“I don’t know. Dad didn’t say much about him. I think he was older than she was… anyway, it sounds like he was pretty shattered when she dumped him; he left town himself within a couple of months, and the family business went to pot without him. That was bad news – it was a major employer. From what my dad’s cousin says, it was the beginning of the end for the town. Local economy in ruins, all on account of this one girl deciding to run off. Although, of course, they didn’t know for sure that she had run off – some people thought she’d been done away with. Maybe that’s why her fiancé left – too many suspicious looks, like they all thought he’d killed her and buried her in the woods and was just pretending to be heart-broken.”
“Well, it usually is the boyfriend – although, of course, Phemie wasn’t murdered! But who knows what might have happened if she stayed?” Freya looked thoughtful. “Could it have been like an arranged marriage? You know, she was supposed to save the town by keeping him there and giving him an heir or whatever? So she couldn’t see any other way of getting out of it? And even though he was rich, he was maybe a lot older than her, and really awful, but she had to do it because the families insisted?”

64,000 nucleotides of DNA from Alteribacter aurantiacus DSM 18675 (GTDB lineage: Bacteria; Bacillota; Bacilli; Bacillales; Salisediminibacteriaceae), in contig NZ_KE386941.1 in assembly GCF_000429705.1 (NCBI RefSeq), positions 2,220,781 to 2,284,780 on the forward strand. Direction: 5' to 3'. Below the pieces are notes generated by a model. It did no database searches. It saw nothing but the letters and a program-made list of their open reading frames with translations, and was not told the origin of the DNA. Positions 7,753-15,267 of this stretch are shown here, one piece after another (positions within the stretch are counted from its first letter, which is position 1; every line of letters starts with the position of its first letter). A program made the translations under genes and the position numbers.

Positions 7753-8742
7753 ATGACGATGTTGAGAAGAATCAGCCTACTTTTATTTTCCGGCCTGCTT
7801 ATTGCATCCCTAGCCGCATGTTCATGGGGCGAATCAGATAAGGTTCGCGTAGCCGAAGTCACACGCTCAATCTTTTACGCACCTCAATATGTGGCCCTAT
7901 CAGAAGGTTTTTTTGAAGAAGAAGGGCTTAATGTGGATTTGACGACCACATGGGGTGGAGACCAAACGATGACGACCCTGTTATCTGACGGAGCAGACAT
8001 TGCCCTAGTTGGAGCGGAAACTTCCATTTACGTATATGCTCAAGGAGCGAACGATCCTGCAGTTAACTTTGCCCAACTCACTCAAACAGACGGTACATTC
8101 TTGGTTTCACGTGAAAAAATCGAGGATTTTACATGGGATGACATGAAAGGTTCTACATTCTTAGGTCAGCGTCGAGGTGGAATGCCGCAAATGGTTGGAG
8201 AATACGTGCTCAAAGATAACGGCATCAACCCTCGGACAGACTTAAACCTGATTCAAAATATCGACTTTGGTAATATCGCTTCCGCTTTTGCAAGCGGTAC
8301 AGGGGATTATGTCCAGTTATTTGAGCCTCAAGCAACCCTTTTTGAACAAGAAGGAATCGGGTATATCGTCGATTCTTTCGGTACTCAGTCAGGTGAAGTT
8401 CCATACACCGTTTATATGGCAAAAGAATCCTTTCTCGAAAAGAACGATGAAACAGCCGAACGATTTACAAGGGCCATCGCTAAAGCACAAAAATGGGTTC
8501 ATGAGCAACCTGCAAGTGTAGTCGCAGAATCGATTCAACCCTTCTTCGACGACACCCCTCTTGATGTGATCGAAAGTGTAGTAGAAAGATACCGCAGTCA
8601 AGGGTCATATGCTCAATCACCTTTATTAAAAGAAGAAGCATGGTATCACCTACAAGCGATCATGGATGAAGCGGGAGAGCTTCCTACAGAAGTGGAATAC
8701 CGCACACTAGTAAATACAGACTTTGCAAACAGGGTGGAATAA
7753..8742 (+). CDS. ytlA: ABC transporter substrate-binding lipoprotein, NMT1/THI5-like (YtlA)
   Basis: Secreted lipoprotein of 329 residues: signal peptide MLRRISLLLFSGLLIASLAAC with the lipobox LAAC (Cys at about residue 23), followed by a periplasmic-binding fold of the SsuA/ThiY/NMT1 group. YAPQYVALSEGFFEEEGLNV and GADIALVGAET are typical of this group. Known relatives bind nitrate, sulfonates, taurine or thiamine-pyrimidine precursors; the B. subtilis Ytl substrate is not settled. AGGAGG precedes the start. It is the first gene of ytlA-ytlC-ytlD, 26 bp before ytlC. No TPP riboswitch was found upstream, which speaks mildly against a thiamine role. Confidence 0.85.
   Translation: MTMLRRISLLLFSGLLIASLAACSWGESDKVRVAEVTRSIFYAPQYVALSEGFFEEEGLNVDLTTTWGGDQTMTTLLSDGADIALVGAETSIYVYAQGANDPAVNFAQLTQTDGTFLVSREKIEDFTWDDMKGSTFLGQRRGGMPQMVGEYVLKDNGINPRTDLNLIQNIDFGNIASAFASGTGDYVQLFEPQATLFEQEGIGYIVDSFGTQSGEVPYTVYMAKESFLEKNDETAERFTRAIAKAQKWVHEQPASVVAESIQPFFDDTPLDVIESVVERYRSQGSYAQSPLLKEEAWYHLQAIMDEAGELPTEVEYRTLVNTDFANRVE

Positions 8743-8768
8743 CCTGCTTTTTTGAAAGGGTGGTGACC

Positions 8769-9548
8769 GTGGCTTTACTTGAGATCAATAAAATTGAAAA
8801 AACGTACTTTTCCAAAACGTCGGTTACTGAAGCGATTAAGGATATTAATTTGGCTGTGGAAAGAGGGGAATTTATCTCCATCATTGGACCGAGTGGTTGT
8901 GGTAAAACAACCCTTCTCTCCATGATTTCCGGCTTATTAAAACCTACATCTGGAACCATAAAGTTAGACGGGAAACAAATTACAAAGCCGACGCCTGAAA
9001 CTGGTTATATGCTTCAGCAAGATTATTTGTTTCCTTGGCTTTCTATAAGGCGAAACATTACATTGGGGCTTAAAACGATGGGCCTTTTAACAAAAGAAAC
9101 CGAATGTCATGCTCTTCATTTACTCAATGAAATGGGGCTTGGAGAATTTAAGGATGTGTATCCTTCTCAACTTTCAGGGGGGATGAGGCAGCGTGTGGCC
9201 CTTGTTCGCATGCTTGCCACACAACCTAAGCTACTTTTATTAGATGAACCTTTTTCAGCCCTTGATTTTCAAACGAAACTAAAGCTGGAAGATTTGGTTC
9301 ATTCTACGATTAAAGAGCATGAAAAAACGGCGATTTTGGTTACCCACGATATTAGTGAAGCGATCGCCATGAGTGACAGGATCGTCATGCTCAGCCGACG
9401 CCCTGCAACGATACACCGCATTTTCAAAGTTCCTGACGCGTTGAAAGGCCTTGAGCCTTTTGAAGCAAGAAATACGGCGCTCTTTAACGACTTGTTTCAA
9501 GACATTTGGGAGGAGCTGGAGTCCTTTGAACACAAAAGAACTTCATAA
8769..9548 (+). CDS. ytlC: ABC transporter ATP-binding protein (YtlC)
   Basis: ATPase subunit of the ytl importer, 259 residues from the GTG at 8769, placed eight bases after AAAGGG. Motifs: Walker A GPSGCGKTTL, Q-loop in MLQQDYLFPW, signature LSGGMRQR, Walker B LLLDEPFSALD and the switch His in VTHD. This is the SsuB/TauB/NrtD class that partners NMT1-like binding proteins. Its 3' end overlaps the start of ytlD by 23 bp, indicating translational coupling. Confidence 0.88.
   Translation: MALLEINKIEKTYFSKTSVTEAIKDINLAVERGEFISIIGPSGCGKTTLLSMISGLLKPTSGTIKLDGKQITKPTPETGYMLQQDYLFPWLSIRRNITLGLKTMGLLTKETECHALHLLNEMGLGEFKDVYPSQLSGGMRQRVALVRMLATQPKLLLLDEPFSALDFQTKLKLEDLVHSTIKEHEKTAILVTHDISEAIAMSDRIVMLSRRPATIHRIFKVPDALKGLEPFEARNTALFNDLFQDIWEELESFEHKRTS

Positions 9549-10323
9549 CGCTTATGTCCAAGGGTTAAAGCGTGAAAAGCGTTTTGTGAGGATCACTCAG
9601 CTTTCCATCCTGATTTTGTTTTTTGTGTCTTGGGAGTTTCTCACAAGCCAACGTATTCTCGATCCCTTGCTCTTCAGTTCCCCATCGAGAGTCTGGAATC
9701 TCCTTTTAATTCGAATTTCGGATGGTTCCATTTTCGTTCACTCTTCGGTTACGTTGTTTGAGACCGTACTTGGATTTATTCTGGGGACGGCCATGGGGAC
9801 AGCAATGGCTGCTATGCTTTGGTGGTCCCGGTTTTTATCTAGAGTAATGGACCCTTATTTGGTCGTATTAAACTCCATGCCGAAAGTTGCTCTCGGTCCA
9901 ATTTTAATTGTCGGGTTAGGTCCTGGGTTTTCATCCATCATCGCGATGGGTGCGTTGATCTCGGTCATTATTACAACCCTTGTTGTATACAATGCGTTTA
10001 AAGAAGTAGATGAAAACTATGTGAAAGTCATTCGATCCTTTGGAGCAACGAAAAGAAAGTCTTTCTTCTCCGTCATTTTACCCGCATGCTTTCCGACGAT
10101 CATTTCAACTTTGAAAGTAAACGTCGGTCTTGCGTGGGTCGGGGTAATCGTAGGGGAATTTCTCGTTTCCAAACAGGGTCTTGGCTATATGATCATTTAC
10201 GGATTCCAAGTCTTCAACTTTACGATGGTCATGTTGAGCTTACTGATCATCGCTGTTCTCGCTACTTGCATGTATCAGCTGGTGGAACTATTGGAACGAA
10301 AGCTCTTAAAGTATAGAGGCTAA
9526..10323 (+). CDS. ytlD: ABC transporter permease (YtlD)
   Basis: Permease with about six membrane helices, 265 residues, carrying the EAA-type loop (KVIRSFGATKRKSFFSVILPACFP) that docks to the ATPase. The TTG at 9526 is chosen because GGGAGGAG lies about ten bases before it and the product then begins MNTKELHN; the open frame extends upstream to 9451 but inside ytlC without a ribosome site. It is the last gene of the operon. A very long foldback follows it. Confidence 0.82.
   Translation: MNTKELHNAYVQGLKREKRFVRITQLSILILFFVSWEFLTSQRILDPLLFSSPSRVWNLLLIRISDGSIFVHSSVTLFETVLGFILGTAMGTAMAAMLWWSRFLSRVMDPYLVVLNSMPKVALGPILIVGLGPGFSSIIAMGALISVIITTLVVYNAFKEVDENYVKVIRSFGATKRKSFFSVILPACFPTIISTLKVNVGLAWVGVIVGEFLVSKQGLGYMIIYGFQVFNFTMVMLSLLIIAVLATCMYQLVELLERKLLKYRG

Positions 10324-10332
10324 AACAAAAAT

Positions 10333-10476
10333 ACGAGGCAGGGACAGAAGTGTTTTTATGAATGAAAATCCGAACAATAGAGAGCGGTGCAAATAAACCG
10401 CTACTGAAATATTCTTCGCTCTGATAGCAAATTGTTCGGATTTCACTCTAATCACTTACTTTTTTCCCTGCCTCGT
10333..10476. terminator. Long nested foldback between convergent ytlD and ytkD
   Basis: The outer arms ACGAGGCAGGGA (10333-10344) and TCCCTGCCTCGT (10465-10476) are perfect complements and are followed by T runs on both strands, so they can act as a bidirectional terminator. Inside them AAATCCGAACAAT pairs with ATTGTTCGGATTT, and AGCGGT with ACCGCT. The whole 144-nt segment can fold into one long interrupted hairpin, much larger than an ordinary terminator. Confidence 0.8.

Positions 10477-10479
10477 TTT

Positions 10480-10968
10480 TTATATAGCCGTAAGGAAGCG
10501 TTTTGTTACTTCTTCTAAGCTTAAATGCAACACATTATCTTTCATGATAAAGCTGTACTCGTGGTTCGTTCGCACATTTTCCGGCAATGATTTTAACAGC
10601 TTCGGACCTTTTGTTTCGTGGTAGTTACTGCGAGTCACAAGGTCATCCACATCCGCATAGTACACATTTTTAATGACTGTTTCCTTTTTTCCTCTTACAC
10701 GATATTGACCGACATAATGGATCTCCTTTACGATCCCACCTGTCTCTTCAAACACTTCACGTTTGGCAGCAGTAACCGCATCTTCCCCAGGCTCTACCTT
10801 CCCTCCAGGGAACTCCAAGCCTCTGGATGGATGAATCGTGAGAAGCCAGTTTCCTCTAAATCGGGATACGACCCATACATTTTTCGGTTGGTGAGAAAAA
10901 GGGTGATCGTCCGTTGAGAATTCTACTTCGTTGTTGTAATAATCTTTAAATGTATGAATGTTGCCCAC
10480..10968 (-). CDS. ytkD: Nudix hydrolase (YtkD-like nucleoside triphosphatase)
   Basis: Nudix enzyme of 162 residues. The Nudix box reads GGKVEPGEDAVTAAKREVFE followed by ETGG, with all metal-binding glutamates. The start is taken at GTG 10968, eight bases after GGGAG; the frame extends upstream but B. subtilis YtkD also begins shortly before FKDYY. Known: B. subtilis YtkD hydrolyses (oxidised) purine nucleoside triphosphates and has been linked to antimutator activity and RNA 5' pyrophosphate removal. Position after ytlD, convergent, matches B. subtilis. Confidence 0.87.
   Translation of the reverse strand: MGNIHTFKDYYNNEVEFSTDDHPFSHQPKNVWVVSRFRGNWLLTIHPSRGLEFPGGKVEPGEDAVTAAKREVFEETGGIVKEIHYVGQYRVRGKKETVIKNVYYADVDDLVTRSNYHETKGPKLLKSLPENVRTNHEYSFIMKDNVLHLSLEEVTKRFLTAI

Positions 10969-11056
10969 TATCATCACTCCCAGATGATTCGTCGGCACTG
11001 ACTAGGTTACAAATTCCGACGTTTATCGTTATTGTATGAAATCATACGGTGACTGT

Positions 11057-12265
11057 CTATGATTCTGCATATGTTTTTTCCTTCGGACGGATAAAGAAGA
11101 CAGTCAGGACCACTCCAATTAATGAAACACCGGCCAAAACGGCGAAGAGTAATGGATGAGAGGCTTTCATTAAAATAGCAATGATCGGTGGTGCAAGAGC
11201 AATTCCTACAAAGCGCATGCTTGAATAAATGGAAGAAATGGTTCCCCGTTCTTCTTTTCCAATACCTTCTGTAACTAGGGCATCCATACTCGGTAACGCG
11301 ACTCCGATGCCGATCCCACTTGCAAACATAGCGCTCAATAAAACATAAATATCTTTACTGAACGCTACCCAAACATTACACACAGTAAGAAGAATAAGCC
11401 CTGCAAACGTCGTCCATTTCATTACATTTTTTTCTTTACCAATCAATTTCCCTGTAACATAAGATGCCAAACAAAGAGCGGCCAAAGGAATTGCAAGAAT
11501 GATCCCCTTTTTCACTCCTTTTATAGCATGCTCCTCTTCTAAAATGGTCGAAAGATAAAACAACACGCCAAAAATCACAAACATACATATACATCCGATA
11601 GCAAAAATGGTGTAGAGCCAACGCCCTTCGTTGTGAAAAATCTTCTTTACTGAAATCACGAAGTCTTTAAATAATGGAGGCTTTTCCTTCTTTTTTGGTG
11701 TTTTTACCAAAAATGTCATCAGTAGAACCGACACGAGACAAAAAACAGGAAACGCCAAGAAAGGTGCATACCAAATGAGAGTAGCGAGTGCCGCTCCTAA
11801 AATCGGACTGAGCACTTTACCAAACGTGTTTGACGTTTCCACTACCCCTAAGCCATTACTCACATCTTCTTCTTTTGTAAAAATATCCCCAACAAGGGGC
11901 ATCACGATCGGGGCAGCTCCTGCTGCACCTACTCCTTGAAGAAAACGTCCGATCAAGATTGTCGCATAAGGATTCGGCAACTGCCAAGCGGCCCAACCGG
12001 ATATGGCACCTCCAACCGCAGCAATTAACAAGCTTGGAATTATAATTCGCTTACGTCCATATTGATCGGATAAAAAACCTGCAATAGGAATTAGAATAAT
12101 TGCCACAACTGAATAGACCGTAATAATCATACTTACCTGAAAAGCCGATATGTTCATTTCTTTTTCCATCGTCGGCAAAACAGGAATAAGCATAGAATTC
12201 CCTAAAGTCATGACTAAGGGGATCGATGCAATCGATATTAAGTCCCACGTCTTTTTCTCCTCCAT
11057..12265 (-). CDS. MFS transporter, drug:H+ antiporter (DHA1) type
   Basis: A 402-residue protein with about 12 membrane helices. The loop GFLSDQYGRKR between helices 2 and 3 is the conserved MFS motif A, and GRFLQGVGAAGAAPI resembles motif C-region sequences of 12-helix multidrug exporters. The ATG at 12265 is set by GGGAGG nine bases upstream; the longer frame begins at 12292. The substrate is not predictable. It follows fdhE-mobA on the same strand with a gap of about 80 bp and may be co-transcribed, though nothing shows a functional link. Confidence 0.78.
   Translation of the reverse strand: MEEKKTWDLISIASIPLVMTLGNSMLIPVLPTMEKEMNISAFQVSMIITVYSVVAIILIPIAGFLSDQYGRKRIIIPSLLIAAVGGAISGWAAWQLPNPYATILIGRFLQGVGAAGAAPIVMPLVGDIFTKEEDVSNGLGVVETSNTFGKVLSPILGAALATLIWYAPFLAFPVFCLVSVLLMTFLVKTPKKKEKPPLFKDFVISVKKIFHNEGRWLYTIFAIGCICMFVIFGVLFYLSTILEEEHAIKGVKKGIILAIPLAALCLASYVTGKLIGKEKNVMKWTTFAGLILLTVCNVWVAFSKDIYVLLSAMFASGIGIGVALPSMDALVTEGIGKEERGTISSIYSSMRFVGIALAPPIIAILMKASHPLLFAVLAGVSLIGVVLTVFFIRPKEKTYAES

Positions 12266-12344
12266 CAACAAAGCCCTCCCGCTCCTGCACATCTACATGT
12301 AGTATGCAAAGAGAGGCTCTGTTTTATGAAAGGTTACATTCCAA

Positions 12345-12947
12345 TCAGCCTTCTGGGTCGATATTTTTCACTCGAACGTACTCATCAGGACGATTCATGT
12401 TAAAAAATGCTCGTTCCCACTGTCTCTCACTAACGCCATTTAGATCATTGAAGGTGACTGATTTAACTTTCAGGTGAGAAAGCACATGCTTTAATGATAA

Ashley frowned, uncertain. “Could Scotland have been that feudal in 1950?”
“Not an official arranged marriage, then. Maybe more like a done deal between him and her dad. Women didn’t have that many options back then. And there must have been some reason why Phemie wouldn’t talk about where she came from. Seems like she was scared of something, even after she was married to somebody else. She didn’t want to be found. Because she knew they’d never forgive her, and the town would rise up and take revenge, no matter how much time had passed.”
Freya laughed suddenly, and rested her warm hand on Ashley’s. “Ooh, or maybe her dad abused her, and she wiped it all from her memory. Or maybe… maybe I just watch too much TV! Probably it was just a really dull, boring place, and she felt guilty about dumping her fiancé, so she just decided she’d pretend none of it had ever happened. Did your Phemie seem to you like somebody hiding a deep, dark secret?”
“Not really. But she never would talk about her past – nothing about her family, or anything that happened before she met Grampa.”